You may have said, “Sleep tight, don’t let bed bugs bite you” at least a few times in your life without giving it much thought, but spoilers: bed bugs are a real thing. According to the CDC, bed bugs are “small, flat, parasitic insects that feed solely on the blood of humans and animals while they sleep.”
It’s easy to see why you wouldn’t sleep soundly with these pests around. Bad news first: Bed bugs can be found across the country, sometimes even in fancy hotels, and they can travel with you, hitchhiking in the folds of your clothes or luggage. They are small and tend to remain hidden, so they are not always easy to spot. But there is also good news: Bed bugs are a nuisance, but they are not known to spread disease. And it’s possible to get rid of them, so don’t throw away all your linens just yet.
How to tell if you have bed bugs on your mattress
Bed bugs are very small (1-7 mm), oval, red-brown beetles. They may be more brown or red depending on whether they’ve eaten recently, says Bailey Carson, home care expert at Angi. When not feeding, bed bugs can hide in the smallest places — near the seams of a mattress or in the cracks of a bed frame (but sometimes even as far as 20 feet away).
If you think you have a bed bug problem, Carson says there are a few signs to look out for:
- see her with your eyes: The surest way to know if bed bugs have invited themselves into your bedroom is if you see one crawling across your sheets or mattress. (There are other small insects, however, so make sure you have bed bugs and not another intruder.)
- Waking up with bites: Bed bug bites are red and itchy with a clear center. They can cause a slight burning sensation and are likely to appear on areas of skin exposed during sleep.
- Finding blood on your sheets: After feeding, bed bugs tend to bleed, so finding blood on your sheets can be a second sign you have a problem, says Carson.
- Find exoskeletons on your leaves: Like many other bugs, bed bugs molt and leave behind an exoskeleton. Because they shed this layer five times before reaching adulthood, spotting scattered exoskeletons can be a sign of an infestation.
- Finding bed bug excrement on your sheets: Bed bug feces tend to appear in small clusters and appear as dark or rusty spots on your mattress, bed sheet or pillow and are about the size of a marker spot.
How do you get rid of mattress bed bugs?
Once you realize you have a bed bug problem, target anything that might be a bed bug hideout. Wash and dry all your sheets, pillowcases, curtains, and other linens at the hottest temperature they can handle. Then vacuum and steam clean your mattress and pillows, as well as fabric headboards and footboards or bed frames.
And don’t just stop at your bed. “Steam all other upholstered furniture in the room and throughout the house. While bed bugs can’t fly, they’re very good at finding sneaky ways to get around on walls, floors, ceilings, or even you or your pets,” she says to Karson.
Toss anything that isn’t machine washable either in the dryer for 30 minutes or, if it’s not machine washable, put it in plastic bags and freeze it for at least four days to kill any bugs or eggs.
When in doubt, consult a professional. If your infestation is small and relatively contained, speak to a professional about the best DIY options to try first, such as: B. using an extermination kit or a “fog bomb”, or for non-chemical options, buy or rent a steamer. If your bed bug problem is bigger than you can handle at home, or you want to eradicate the bed bugs completely, you can hire professionals to use heat or heat treatment, fumigation, chemicals and pesticides, steam, or even sniffer dogs.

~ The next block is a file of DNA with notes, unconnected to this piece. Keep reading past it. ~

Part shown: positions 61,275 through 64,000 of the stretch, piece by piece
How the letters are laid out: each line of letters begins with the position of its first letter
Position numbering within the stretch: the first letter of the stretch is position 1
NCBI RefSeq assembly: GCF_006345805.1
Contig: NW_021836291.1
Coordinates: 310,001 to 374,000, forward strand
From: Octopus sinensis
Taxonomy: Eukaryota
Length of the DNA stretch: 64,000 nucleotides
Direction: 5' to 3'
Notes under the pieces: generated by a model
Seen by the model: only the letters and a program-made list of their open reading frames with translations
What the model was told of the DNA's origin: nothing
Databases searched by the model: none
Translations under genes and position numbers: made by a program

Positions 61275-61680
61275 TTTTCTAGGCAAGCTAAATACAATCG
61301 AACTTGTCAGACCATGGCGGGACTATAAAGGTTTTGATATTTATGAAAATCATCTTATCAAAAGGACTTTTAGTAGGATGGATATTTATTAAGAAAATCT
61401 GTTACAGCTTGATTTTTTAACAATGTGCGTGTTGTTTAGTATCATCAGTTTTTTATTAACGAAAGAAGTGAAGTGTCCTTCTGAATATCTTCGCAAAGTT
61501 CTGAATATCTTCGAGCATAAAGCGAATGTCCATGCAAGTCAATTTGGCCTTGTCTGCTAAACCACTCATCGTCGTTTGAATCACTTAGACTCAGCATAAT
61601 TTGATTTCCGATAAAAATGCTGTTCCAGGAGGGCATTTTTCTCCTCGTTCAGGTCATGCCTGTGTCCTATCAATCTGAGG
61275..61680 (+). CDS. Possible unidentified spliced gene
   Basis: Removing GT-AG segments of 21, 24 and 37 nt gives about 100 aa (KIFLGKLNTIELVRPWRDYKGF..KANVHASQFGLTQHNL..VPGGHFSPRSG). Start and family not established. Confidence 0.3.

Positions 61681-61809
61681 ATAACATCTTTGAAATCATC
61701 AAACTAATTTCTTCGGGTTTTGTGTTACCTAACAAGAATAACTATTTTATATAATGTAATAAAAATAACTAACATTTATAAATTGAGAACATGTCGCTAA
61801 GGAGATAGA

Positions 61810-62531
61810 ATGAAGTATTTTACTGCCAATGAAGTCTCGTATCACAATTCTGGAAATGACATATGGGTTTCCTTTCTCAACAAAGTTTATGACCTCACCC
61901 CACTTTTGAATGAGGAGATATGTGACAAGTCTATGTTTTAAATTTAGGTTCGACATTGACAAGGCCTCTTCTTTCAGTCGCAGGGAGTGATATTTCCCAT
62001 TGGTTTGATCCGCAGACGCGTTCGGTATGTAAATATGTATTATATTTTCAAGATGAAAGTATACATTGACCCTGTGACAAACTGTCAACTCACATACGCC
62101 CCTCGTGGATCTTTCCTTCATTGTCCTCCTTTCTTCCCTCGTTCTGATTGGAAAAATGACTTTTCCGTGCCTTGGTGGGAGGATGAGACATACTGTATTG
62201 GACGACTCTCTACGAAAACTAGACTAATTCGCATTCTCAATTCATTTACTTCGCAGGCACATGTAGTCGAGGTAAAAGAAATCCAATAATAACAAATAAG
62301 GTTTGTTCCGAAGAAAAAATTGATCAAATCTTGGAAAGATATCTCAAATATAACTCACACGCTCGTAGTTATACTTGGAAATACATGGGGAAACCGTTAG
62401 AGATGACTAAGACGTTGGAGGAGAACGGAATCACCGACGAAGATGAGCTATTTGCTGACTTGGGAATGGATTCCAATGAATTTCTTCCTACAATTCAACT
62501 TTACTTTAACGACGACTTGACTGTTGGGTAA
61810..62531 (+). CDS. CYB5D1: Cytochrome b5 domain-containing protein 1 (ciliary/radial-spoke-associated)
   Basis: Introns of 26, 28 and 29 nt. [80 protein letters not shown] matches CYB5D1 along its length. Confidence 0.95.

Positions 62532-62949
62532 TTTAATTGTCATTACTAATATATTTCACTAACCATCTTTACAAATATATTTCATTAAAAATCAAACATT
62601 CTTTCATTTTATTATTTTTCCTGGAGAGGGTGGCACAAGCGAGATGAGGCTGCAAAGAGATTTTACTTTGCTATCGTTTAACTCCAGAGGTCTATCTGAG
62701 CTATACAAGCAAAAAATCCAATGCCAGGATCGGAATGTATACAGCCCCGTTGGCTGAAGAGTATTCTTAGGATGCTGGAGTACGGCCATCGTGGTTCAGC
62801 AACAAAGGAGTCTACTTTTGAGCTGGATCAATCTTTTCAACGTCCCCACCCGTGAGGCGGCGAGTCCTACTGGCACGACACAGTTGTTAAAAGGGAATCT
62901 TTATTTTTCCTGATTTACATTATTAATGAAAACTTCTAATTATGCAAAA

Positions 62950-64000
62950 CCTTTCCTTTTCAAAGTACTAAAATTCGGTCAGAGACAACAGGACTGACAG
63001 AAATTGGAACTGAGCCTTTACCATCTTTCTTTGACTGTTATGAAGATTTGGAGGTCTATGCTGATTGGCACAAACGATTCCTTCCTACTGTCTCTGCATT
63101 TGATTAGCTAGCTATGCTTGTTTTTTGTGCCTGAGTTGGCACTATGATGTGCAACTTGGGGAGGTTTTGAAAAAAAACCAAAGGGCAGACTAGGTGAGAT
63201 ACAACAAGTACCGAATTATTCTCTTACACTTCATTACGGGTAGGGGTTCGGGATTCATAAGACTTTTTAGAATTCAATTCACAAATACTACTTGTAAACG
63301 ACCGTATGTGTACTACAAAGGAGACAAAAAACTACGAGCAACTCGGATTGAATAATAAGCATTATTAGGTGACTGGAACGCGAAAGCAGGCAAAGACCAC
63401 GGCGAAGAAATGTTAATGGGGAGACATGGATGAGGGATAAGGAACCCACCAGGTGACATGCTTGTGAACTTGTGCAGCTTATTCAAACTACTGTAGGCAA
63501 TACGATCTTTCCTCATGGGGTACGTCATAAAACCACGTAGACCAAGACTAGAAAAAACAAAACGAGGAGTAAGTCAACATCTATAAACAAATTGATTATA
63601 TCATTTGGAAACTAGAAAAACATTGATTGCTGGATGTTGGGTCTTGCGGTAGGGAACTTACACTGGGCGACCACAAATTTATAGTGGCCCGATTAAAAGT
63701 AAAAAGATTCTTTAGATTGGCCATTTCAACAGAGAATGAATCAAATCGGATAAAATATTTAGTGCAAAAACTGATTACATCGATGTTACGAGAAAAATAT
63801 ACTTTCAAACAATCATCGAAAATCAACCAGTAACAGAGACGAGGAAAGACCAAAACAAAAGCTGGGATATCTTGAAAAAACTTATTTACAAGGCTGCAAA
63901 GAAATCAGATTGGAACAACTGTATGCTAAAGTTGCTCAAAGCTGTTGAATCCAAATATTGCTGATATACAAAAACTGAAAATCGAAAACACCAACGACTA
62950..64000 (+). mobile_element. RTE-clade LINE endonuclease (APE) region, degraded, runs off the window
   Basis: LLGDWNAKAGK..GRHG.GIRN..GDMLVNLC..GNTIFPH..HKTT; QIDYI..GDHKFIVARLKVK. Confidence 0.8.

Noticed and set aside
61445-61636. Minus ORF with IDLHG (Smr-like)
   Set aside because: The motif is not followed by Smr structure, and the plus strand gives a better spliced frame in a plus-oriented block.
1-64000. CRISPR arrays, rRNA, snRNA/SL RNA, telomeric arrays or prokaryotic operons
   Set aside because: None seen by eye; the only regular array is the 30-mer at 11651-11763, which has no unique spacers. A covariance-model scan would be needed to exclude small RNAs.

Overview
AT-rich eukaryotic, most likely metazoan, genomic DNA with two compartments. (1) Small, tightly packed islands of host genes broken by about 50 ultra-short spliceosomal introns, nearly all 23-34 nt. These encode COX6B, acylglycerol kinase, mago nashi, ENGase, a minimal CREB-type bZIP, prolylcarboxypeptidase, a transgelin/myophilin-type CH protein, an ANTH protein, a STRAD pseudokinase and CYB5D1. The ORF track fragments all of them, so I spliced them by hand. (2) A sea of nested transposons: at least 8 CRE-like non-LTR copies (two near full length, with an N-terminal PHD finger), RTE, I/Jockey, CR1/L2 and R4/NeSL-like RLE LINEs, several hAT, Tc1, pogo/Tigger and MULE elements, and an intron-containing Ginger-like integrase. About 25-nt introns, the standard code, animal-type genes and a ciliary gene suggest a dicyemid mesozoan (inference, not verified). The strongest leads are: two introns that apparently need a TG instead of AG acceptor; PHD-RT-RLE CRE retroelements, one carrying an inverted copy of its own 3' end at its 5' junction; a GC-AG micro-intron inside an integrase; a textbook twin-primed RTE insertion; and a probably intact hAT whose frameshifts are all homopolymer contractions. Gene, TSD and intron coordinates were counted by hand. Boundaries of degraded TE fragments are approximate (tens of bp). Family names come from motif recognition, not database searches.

How to prevent bed bugs in the future?
Whether you’ve had bed bugs before or never plan on getting them again, there are a few preventative steps you can take. First, clean your bedding regularly, vacuum frequently, and use a mattress cover. Carson also recommends covering your outlets with baby-proof covers. “Exits are a secret hiding place for bed bugs that also help them travel through your home, so covering them up is helpful, especially if you’re already dealing with an infestation,” she says. Inspect your furniture regularly to ensure you catch a potential infestation sooner rather than later.
And if you need another excuse to beautify your home, a tidy home can prevent bed bugs and other pests from becoming unwanted, non-rent-paying roommates. Clutter creates potential hiding spots for bugs, Carson says, so go through your belongings and only keep what you use regularly or what brings you joy (bed bugs are definitely not a joy). When storing things, use plastic containers or containers with lids, which can prevent insects from entering.
Finally, when you’re out and about, whether it’s near or far, check the beds and furniture wherever you go. And wash everything you’ve packed as soon as you get home, even if you haven’t worn it on your trip (we’re looking at five backup outfits for a weekend getaway).
Bed Bug Mattress Covers
A zipped cover for your mattress and box springs is a great way to prevent future bed bug infestations. They can also prevent bed bugs from escaping, but note that you’ll have to keep the blankets on for about a year before all of the trapped bugs die, says Carson.
When choosing a mattress cover, make sure it has a secure, sealed zipper so no beds can get in or out, says Carson. And if you have a box spring bed, be sure to get a cover for it in addition to a mattress cover, as bed bugs can invade both.
Utopia Bedding zipped mattress cover
Linenspa mattress protector
SafeRest mattress protector with zipper
PlushDeluxe Premium Bamboo Mattress Protector
Linenspa waterproof box spring wrap